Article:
Realizing the ideal of democracy requires political inclusion for citizens. A legitimate democracy must give citizens the opportunity to express their attitudes about the relative attractions of different policies, and access to political mechanisms through which they can be counted and heard. Actual governance often aims not at accurate belief, but at nonepistemic factors like achieving and maintaining institutional stability, creating the feeling of government legitimacy among citizens, or managing access to influence on policy decision-making. I examine the traditional (...)
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  19.  7
    Les oecuménistes catholiques francophones d’avant Vatican II : héritiers de Newman?Karim Schelkens - 2018 - Laval Théologique et Philosophique 74 (3):407-418.
    Karim Schelkens | : Dans cette contribution, l’auteur étudie l’affirmation souvent entendue selon laquelle John Henry Newman a influencé les enseignements de Vatican II. L’accent est mis sur l’ouverture conciliaire au dialogue oecuménique, et sur la façon dont les idées de Newman ont été accueillies par une génération intermédiaire de théologiens, qui à leur tour les ont amenées dans la salle conciliaire. Cet article illustre notamment comment l’héritage de Newman a été reçu dans les milieux européens francophones de la première (...)
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  20.  5
    Les Oecuménistes Catholiques Francophones D’Avant Vatican II.Karim Schelkens - 2018 - Laval Théologique et Philosophique 74 (3):407-418.
    Dans cette contribution, l’auteur étudie l’affirmation souvent entendue selon laquelle John Henry Newman a influencé les enseignements de Vatican II. L’accent est mis sur l’ouverture conciliaire au dialogue oecuménique, et sur la façon dont les idées de Newman ont été accueillies par une génération intermédiaire de théologiens, qui à leur tour les ont amenées dans la salle conciliaire. Cet article illustre notamment comment l’héritage de Newman a été reçu dans les milieux européens francophones de la première moitié du xxe siècle. (...)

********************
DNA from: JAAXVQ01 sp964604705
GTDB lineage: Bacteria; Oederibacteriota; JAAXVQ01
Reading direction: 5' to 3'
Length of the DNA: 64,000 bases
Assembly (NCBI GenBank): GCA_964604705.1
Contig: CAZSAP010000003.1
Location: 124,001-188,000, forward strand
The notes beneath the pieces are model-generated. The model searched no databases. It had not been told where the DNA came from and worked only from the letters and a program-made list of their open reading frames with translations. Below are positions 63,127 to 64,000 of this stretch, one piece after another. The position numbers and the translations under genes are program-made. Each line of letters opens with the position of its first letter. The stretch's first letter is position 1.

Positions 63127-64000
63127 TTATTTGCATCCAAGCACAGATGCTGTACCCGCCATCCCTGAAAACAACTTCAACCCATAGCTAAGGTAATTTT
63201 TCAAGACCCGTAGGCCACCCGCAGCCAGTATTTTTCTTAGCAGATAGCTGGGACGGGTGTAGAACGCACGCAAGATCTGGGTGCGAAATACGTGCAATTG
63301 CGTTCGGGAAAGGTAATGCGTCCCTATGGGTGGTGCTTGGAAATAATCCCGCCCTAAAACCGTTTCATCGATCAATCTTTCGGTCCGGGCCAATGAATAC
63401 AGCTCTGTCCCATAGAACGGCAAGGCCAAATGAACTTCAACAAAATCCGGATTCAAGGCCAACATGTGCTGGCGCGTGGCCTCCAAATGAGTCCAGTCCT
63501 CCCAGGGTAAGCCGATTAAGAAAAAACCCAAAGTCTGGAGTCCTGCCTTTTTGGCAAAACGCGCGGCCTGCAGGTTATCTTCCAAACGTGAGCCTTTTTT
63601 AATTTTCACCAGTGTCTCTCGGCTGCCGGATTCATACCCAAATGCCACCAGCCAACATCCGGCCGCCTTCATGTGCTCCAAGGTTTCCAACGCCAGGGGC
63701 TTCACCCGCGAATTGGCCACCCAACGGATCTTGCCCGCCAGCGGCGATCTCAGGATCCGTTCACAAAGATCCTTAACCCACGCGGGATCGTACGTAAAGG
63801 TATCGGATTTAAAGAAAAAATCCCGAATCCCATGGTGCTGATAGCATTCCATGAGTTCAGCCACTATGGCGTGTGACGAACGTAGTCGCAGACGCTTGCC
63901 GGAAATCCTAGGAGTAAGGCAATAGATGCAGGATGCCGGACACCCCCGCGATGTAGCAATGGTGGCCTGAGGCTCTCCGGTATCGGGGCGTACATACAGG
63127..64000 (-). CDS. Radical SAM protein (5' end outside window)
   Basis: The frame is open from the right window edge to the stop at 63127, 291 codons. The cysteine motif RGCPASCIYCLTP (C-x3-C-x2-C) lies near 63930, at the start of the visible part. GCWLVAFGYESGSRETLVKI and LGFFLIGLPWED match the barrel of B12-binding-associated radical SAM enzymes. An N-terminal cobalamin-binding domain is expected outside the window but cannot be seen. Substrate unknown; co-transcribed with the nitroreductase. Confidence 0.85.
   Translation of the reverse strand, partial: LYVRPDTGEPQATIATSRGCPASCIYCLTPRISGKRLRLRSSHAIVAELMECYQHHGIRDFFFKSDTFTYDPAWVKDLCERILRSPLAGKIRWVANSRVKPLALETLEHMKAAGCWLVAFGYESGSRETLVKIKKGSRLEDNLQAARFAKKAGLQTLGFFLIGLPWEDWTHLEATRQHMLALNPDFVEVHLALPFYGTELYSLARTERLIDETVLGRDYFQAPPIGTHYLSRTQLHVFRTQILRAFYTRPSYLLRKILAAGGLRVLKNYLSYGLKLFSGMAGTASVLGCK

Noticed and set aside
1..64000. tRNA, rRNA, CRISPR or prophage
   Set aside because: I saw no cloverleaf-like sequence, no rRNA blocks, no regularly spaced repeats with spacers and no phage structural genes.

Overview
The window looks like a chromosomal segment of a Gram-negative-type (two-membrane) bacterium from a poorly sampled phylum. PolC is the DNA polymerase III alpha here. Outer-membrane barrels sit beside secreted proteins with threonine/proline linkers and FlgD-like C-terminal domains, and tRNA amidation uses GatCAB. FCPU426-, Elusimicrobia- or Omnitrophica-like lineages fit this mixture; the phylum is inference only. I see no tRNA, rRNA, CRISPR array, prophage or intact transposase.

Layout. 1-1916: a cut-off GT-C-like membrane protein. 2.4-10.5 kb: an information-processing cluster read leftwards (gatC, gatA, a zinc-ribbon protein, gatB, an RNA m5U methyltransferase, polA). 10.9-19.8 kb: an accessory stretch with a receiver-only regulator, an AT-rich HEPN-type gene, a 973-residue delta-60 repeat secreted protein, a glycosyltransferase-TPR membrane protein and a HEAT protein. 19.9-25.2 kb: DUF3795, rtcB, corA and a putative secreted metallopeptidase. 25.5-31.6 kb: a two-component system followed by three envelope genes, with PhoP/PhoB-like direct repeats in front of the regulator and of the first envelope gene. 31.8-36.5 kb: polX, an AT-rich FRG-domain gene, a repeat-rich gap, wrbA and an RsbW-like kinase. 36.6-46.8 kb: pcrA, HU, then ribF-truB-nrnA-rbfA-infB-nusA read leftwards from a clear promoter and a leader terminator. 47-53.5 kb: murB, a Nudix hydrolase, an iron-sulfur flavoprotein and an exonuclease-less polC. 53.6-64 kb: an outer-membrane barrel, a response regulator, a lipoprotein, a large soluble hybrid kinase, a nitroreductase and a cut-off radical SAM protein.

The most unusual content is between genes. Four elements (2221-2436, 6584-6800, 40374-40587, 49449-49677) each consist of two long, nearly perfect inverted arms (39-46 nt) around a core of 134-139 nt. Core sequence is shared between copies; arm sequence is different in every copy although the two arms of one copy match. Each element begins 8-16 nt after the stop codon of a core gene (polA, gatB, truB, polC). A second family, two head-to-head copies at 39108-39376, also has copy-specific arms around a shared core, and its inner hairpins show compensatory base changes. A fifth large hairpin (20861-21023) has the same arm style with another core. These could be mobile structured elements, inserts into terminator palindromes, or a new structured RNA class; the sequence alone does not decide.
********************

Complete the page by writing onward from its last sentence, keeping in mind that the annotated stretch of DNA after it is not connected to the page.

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  21.  39
    The Philosophical Psychology of William James.Frederick J. D. Scott - 1990 - Idealistic Studies 20 (1):84-85.
    Readers should be glad that most of the seven essays in this volume have been published and not limited to the smaller audience of philosophers who heard them as papers at the joint meetings of the American Philosophical Association and the Society for the Study of the History of Philosophy in December 1982. The topic of the Society’s meetings was “The Philosophical Significance of The Principles of Psychology” by William James, both, I take it, for his own philosophy and (...)
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  22. Reflections on the Readings of Sundays and Feasts: March-May 2018.Geoffrey D. Dunn - 2018 - The Australasian Catholic Record 95 (1):89.
    Dunn, Geoffrey D In the past two weeks we have heard of covenants God made with people: the covenant with Noah symbolised by the rainbow and the covenant with Abraham symbolised by the stars in the night sky. God made fantastic promises and it would seem that God asked for little in return. Perhaps that is unfair. Noah had to suffer seeing the rest of humanity destroyed and Abraham endured the torment of preparing his son for sacrifice. They both (...)